After watching news segments over the last number of days commemorating the 50th anniversary of the Dr. Martin Luther King "I have a dream" speech, I thought about how much we talk about the speech and how little we get to hear of it. On Youtube several segments of the speech are available. These excerpts let you catch the spirit of it and I was enthralled and amazed when I first heard them. http://front.moveon.org/martin-luther-king-jr-i-have-a-dream-speech-full-length/#.Uh4wIhusim4
There was even a short clip of a Winston Churchill speech, today, on BBC, perhaps three sentences long. I suppose these little teasers might motivate us to look up more, since this material is easily available to us now. And, yet, I wonder why we spend so much time talking about speeches, rather than listening to them.
A friend of mine likes to quote a writer: "Sermons don't convince." But this would oppose this whole idea of important oratory, such as we are recalling today. Well, news journalists spins don't convince much, either.
I will bring in one more instance. Several months ago, I was painting some rooms and while doing that was captive to the CBC program hyping the election of Pope Francis, culminating in the smoke coming out and the everyone waiting with baited breath for him to make an appearance. All this drama was turned up to the fullest extent and dragged out beyond all reason. And THEN--when the new Pope came out to speak, the program switched abruptly to a story about butterflies in Newfoundland, then to a story about spring cleaning; a whole hour was dedicated to spring themes. We did not hear a word the new Pope delivered from the balcony. At first, I thought, CBC has made a mistake. They plugged the wrong cable into the wrong hole. -- Malfunction at the studio. -- But no, we did not get to hear a word of a very Christian speech.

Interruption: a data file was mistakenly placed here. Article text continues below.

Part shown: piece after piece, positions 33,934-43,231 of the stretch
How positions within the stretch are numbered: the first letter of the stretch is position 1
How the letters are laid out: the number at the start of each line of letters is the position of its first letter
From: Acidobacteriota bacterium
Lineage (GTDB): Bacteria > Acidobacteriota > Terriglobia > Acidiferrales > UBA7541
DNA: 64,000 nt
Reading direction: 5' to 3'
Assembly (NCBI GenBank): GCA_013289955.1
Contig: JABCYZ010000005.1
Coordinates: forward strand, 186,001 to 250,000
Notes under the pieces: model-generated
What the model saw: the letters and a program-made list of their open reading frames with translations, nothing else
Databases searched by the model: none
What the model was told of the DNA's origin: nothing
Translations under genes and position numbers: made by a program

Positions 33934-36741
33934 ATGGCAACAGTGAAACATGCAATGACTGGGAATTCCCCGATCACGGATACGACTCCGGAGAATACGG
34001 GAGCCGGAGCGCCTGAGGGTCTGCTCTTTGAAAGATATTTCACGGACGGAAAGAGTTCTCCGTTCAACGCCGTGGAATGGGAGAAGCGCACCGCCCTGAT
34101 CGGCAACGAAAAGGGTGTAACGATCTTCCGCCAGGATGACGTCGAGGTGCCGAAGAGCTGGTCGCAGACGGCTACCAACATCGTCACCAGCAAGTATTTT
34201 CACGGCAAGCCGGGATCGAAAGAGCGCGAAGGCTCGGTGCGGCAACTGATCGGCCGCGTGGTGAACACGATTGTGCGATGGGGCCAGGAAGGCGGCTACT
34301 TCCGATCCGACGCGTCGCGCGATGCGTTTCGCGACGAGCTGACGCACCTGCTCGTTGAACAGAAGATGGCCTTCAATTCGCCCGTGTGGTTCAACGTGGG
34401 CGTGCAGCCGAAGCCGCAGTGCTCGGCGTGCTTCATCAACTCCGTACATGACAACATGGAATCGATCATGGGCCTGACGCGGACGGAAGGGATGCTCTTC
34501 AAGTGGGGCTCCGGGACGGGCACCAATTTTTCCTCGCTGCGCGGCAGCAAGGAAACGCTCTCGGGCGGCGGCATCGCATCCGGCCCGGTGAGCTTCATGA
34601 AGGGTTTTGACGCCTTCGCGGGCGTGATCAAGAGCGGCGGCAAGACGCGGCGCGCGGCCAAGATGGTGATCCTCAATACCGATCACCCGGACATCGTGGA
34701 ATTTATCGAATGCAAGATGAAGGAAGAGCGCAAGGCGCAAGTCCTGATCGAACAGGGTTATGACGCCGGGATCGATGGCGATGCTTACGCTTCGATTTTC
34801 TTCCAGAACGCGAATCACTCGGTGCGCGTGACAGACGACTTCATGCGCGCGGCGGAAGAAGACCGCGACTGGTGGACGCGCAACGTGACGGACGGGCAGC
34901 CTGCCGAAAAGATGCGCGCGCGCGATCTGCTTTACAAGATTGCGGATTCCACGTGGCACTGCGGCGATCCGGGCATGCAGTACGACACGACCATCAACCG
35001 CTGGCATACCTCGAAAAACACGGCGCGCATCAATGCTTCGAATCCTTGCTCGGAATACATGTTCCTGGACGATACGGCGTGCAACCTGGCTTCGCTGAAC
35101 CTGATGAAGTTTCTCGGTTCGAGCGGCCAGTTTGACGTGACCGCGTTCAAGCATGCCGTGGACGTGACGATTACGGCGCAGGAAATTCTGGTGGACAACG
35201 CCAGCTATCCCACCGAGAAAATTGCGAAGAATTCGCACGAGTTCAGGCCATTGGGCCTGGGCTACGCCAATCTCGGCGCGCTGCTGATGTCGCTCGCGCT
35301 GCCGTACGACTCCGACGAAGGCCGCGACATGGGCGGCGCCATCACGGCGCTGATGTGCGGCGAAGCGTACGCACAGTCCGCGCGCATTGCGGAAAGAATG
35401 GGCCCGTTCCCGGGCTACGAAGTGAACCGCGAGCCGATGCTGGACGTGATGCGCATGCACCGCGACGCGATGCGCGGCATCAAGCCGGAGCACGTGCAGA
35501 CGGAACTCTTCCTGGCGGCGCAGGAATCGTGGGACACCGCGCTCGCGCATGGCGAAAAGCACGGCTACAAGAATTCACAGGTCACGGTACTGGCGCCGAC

In the light of the introduction to the African Heritage Hymnal (see a couple of posts back), and the deeply spiritual nature of the civil rights struggles, I wonder, if the Christian element of the effort is being sidelined deliberately.
For me, some of these sayings apply to grief work.
I have been hanging on to Jeremiah's words: "I know the plans I have for you", declares the Lord, plans to prosper you and not to harm you, plans to give you a hope and a future." (Jeremiah 29:11)
However feebly, however nearly hopelessly, we must move forward.